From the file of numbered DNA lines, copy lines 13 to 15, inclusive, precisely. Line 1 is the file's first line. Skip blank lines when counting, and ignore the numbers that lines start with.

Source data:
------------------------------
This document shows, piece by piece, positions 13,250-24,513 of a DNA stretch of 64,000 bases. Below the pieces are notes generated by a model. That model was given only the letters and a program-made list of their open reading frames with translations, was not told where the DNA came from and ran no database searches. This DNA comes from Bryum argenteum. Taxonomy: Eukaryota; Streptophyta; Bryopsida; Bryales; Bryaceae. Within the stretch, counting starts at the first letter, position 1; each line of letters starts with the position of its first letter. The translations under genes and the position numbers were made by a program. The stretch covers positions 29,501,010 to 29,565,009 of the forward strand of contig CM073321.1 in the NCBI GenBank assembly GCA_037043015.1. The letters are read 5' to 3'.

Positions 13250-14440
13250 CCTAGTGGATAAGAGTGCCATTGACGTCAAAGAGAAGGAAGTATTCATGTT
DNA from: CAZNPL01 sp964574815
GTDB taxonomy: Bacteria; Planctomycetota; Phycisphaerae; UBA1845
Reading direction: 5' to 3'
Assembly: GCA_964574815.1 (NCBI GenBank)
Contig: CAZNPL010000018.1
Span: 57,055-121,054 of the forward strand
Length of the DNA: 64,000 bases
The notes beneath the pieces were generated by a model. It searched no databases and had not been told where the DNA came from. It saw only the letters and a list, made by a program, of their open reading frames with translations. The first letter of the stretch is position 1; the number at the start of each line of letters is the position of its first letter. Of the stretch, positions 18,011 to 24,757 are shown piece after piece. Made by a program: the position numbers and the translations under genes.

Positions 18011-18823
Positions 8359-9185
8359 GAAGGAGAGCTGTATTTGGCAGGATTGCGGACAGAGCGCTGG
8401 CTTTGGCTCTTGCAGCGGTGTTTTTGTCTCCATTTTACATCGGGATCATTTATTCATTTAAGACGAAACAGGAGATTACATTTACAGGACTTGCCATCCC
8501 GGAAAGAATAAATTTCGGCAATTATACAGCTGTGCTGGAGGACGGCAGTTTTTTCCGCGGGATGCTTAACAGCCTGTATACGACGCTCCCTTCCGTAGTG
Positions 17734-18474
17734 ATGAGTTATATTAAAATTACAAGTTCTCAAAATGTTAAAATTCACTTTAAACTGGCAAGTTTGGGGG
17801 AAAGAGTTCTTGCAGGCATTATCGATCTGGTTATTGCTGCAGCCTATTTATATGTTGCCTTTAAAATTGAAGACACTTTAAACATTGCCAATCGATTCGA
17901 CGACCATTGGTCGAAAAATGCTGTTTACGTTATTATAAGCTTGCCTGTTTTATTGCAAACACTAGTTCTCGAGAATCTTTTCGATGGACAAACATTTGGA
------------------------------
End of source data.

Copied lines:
Positions 8359-9185
8359 GAAGGAGAGCTGTATTTGGCAGGATTGCGGACAGAGCGCTGG
8401 CTTTGGCTCTTGCAGCGGTGTTTTTGTCTCCATTTTACATCGGGATCATTTATTCATTTAAGACGAAACAGGAGATTACATTTACAGGACTTGCCATCCC